A handful of times in my life I have had the unpleasant event of a (probably drunk) person I’ve never met before going “Oh you’ve got lovely curly hair” and touching it without any further warning or permission to do so. Now I’m quite happy to receive a verbal compliment from a stranger (in English, because that’s the only language I understand!) but the touch takes it to another level and it turns out that I’m not that keen on being touched by strangers. At worst, it can be quite intimidating. Each time it happened I managed to restrain myself, although I was slightly more upset about it than the time before. These things have a kind of cumulative effect. Imagine how I would have felt if the comment had been in a different language, or if this happened to be every single time I went out anywhere…
I think you know what I am getting at here…
I don’t like it and I’m quite a balanced and relaxed individual, I knew the intent of the person thanks to understanding the language, and I know the world I move around in is relatively safe.
Not all dogs will have this restraint, and it’s important to empathise with how they may feel in situations when strangers try to touch them. They have the potential to be feeling more intimidated by it than I did because they don’t understand the intention of the person, and it probably happens to them A LOT! Add in to this the possibility that they don’t know for sure that the environment they operate in on a day to day basis is actually pretty safe. (N.B. We assume because we feel safe that our dogs will know the world is safe, but their instincts are much more survive orientated, worrying about dangers and territory challenges)
If your dog isn’t too keen on being stroked by strangers, hopefully you are now understanding a little bit about why not. It is something which can be improved, but it’s definitely not being helped by these people helping themselves to fusses with your beloved dog without your permission!
“Don’t worry, I’m great with dogs!!!”
All people who say this really mean is that they are confident with dogs. Being confident with dogs does not mean that the dog in question will be comfortable about being touched by this person. I have heard way too many stories from clients who (before seeking my help) were contending with this problem on a regular basis, in a scene that goes something like this:
Relative stranger “Oh what a gorgeous dog!” – Dog owner “He/she is really nervous, I would just leave him/her”. – RS: “Don’t worry, I’m great with dogs! Hello mate!” lunging in for a fuss with full eye contact. – Dog owner *cringes*
Dog: “Snaaarrrllll” (alternatively “Snap”, or for those who are too scared to take action, pees itself)
Some people will at this point realise that they were wrong, others will actually blame the dog/owner for the dog’s behaviour.
How to handle it if you dog doesn’t like being stroked by strangers
Unapologetically tell them! Us Brits can be a bit too polite in these kind of situations. By being polite we aren’t doing ourselves, our dogs or the strangers any favours, as we are leaving ourselves open to the dog biting, the stranger getting hurt, making a complaint and pressing charges. In a worst case scenario this could lead to criminal proceedings and the dog being put to sleep.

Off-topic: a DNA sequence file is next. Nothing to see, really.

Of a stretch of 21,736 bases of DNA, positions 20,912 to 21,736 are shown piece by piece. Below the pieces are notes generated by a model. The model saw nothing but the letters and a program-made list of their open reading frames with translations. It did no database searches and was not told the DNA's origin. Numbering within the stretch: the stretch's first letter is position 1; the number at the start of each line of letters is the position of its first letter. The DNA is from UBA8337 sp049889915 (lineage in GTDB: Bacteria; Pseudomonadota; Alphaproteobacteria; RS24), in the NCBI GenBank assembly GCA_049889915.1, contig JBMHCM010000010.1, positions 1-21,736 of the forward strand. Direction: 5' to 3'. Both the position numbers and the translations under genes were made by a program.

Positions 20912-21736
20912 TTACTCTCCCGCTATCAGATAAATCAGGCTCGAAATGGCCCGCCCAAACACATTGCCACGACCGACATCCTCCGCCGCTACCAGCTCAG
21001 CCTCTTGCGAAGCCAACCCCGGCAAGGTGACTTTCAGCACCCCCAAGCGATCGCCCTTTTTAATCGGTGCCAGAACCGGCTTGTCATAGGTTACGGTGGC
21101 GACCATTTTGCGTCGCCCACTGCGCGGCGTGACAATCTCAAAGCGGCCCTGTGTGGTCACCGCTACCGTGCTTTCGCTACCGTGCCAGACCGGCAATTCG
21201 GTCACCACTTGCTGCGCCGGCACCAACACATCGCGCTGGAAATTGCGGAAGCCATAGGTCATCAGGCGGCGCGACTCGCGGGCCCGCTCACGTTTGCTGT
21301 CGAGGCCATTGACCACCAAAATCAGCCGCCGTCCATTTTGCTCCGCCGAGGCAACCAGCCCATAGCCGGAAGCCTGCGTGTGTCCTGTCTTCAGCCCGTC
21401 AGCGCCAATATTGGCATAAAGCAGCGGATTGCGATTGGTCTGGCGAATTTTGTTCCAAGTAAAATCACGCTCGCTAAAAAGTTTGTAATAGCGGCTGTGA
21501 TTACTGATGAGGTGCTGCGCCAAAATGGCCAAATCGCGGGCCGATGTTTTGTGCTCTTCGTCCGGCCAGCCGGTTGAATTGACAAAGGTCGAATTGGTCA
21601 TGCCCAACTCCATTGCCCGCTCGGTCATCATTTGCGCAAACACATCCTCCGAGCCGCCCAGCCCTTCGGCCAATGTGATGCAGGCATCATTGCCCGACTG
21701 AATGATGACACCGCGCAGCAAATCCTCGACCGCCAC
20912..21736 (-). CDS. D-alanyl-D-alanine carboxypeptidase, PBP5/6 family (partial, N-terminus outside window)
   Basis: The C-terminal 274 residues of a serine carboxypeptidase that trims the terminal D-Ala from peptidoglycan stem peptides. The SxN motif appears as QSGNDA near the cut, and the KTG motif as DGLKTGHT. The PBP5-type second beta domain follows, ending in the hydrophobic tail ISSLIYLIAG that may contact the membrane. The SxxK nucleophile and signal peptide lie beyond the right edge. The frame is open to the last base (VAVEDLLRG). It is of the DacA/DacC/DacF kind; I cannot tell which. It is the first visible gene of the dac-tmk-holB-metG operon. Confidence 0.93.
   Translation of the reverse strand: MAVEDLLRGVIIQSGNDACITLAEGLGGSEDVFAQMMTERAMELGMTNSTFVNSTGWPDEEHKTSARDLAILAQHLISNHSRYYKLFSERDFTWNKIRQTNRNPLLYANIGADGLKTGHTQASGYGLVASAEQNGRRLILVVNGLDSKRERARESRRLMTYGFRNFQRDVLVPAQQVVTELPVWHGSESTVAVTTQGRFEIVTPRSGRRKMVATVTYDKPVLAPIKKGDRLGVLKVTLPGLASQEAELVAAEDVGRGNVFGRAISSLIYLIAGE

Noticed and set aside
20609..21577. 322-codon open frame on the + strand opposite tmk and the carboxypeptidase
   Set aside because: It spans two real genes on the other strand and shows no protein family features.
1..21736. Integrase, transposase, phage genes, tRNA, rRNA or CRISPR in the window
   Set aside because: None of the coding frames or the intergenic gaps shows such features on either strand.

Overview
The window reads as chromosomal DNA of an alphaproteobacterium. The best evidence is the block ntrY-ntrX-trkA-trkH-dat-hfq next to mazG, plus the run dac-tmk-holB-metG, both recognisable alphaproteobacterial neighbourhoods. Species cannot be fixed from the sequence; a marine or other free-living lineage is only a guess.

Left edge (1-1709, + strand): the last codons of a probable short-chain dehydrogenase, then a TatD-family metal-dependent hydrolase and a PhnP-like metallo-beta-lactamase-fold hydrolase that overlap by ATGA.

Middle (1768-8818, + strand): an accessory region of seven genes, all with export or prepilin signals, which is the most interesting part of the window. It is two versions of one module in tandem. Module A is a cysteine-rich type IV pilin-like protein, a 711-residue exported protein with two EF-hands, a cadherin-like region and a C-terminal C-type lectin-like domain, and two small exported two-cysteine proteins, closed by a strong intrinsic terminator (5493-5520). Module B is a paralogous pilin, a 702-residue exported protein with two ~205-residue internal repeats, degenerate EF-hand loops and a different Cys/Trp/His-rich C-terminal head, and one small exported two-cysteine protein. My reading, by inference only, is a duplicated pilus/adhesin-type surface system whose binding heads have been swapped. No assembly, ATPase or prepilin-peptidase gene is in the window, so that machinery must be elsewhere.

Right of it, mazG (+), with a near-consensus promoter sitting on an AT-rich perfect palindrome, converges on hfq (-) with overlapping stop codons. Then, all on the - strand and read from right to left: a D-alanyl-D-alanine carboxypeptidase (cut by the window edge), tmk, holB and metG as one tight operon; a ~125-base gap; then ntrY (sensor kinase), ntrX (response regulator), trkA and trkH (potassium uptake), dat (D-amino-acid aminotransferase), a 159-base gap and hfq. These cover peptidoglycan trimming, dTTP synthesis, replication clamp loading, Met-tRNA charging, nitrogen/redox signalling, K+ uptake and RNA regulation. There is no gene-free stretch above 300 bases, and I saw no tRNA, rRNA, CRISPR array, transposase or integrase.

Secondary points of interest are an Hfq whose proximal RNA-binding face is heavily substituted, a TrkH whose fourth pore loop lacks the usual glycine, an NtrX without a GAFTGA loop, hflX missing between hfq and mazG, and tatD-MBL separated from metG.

Okay, now that I have sufficiently scared you into realising the importance of dealing with this, here is what you do.
- Don’t take your dog to places that there are going to be a big number of people it will be difficult to avoid, e.g. a crowded market, a dog show…
- Be ready to avoid people, my preferred option personally is a bit anti-social which is just to calmly and positively walk in a different direction if you see someone coming towards you with intent to stroke! Or long before that if possible.
- Buy a ‘Nervous dog’ lead and/or harness, so it gives people a moment to think better of it before lunging in. This is not a catch all unfortunately, as some people will still think the nervous dog will be fine with them.
- Be assertive. If you can’t walk away, or need to stop and talk to someone, simply place yourself between your dog and them and explain “My dog is very nervous, we are in training. You must completely ignore him/her unless I tell you otherwise, even if she/he comes over to sniff you”
- If they say “Oh don’t worry I’m great with dogs” I would go so far as to say “Sorry, I’m not prepared to risk her/him being scared by you”. You can even put a hand out as a physical barrier between them and your dog – and be prepared to walk away if they aren’t heeding your warning.
But I want my dog to be GOOD with strangers!
I want to win the lottery. Just kidding, I might actually win the lottery one day, it’s not impossible as long as I keep buying tickets I’m in with a chance. You have a far far far better chance of your dog feeling happy being stroked by strangers than I do at winning, so how to you ‘buy tickets’ to your dog being okay with strangers (or even people you know!)?
The answer to that is too long to explain in a blog, but it’s not that complicated. Jan Fennell has done a very good job at explaining it in her book “The Dog Listener“, and it is one of the many dog behaviour problems I help my clients with.
One things it’s important to be clear on here is that some dogs are very nervous by nature and you can go a really long way to getting them to be in a calm, managed interaction with a stranger but it is always possible for someone to put them under more pressure than they are comfortable with, so it’s important to pick your battles.